The Other Shoe Productions' Trailing Colors, written and directed by Gretchen Icenogle, is about the genocide in Rwanda. And while its particulars are very rooted in that conflict, the show also functions as a broader question and answer. The question it poses is a familiar one: How can Americans be persuaded to care about events that don't directly concern them—and by extension, how can humans best connect with each other across distance of any kind?
The answer: Stories and the many ways they're delivered, some of which we call "art," can provide a means of imagining places we've never been, empathizing with people we've never met. But while Trailing Colors makes this point both thematically and in its very existence as a production, it is less successful in fulfilling that promise. That is to say: Trailing Colors is correct about the power of storytelling; it is not, in itself, a powerful story.
A doctor (Keyon Gaskin) goes to Africa to help Rwandan refugees, and finds himself changed by the experience. While there, he has an affair with an Italian woman with a ridiculous accent (Kate Mura). Meanwhile, at home, his girlfriend (Jenny Finke) is banging a zookeeper (JR Wickman), at least until she decides to go to Rwanda herself and interview a genocide survivor (Shoshana Maxwell) firsthand.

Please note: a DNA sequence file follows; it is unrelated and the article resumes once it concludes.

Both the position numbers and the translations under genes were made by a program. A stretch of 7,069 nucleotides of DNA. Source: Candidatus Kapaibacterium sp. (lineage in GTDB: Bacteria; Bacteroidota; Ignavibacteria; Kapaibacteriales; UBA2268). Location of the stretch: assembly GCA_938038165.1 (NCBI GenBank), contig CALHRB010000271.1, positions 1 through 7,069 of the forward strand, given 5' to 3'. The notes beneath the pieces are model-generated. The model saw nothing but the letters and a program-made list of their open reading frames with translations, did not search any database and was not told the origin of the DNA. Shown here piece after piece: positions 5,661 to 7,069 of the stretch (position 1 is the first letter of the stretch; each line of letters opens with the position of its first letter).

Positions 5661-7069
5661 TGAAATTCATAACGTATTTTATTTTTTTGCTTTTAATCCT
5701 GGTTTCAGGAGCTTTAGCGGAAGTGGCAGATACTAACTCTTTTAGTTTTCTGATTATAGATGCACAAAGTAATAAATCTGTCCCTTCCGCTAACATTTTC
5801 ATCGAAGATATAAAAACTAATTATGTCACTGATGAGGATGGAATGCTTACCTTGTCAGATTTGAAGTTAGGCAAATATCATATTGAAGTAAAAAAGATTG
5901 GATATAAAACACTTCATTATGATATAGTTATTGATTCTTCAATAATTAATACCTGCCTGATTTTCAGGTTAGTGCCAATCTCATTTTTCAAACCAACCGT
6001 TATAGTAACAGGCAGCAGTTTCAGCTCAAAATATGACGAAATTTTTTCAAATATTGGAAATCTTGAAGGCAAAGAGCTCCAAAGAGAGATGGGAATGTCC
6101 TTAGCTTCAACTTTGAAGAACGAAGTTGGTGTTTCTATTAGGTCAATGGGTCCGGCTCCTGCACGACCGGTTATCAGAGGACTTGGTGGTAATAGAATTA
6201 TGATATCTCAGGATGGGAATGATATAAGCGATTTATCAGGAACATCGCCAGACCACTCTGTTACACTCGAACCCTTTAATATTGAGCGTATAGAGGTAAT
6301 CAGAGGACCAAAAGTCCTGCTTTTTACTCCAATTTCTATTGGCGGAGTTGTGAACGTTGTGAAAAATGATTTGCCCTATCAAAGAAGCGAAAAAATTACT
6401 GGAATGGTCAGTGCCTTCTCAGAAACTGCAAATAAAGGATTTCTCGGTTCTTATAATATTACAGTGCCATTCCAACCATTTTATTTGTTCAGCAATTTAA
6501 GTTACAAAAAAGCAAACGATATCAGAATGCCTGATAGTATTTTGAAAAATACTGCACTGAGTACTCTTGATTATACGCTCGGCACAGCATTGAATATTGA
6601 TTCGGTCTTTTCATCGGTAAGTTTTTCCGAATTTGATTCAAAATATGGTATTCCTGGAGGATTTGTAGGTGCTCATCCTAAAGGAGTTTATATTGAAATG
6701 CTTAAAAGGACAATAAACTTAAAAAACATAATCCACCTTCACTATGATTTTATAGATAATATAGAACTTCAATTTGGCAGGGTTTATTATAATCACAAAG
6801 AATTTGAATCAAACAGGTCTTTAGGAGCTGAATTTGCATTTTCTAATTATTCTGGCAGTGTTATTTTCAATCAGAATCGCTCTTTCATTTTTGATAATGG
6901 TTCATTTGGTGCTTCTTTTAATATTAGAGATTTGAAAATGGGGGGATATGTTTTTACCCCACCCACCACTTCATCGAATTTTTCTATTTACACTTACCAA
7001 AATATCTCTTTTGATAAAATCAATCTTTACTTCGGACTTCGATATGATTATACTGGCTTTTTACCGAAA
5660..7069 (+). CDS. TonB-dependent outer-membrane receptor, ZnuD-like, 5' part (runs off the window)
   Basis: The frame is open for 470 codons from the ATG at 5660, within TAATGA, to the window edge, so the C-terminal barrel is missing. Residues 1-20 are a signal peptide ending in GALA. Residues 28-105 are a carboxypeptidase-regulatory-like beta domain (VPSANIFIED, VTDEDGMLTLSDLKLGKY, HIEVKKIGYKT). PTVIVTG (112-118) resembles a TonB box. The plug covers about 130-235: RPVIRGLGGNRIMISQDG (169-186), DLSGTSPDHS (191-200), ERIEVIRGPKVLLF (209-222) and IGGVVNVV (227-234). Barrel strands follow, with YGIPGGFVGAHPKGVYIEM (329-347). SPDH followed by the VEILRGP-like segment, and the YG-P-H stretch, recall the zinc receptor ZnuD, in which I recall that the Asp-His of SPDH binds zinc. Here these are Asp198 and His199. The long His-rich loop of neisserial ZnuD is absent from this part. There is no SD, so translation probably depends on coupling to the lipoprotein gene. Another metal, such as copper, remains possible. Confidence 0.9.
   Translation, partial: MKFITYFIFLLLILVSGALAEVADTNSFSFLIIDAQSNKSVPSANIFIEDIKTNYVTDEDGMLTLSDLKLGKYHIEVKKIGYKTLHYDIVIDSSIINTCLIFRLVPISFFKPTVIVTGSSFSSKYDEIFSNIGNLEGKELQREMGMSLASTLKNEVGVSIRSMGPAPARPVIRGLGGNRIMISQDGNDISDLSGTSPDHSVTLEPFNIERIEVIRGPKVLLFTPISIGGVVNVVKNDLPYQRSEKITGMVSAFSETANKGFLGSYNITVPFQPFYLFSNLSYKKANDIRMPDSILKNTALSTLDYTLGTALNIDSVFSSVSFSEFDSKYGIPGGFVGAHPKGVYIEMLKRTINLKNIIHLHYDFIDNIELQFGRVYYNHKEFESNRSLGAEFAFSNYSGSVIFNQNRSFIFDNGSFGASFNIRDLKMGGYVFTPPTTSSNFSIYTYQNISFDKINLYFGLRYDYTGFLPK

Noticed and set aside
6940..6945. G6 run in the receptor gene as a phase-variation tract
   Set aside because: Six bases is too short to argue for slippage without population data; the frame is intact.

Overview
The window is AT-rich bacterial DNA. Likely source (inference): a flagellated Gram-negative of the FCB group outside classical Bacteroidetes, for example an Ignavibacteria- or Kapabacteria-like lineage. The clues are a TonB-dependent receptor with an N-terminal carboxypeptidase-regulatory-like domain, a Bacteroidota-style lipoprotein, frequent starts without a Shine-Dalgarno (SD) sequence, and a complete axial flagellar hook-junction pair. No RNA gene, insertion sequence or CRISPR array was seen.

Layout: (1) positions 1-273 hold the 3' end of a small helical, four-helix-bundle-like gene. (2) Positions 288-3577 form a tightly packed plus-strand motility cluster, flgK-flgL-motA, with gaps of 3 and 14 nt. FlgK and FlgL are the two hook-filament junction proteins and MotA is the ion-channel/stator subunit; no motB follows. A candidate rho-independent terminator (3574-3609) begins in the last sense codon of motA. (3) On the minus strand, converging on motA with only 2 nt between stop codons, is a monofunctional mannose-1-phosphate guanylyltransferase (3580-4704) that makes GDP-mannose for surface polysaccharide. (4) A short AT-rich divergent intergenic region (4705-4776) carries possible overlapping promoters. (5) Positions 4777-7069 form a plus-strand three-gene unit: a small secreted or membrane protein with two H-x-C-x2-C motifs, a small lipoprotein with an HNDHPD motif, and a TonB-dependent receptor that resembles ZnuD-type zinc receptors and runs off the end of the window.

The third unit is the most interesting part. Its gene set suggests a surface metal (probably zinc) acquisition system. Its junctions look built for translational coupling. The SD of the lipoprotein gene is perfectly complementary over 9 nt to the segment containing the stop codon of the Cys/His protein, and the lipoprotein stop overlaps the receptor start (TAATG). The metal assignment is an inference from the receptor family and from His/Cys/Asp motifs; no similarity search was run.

As the previous paragraph might suggest, the show suffers from an excess of plot: There are too many relationships, and not enough opportunity for the characters that drive them to emerge. The script's first act begs to be streamlined, and at least one character could be cut altogether. And while elephants are clearly a central metaphor—metaphants?—the zookeeper's fretting about baby pachyderms only further clutters the plot.
The show is over-ambitious; the flawed script can't keep track of the many things it's trying to say. But if Trailing Colors' biggest problem is that it tries to do too much, that's much easier to forgive than a show that tries to do too little.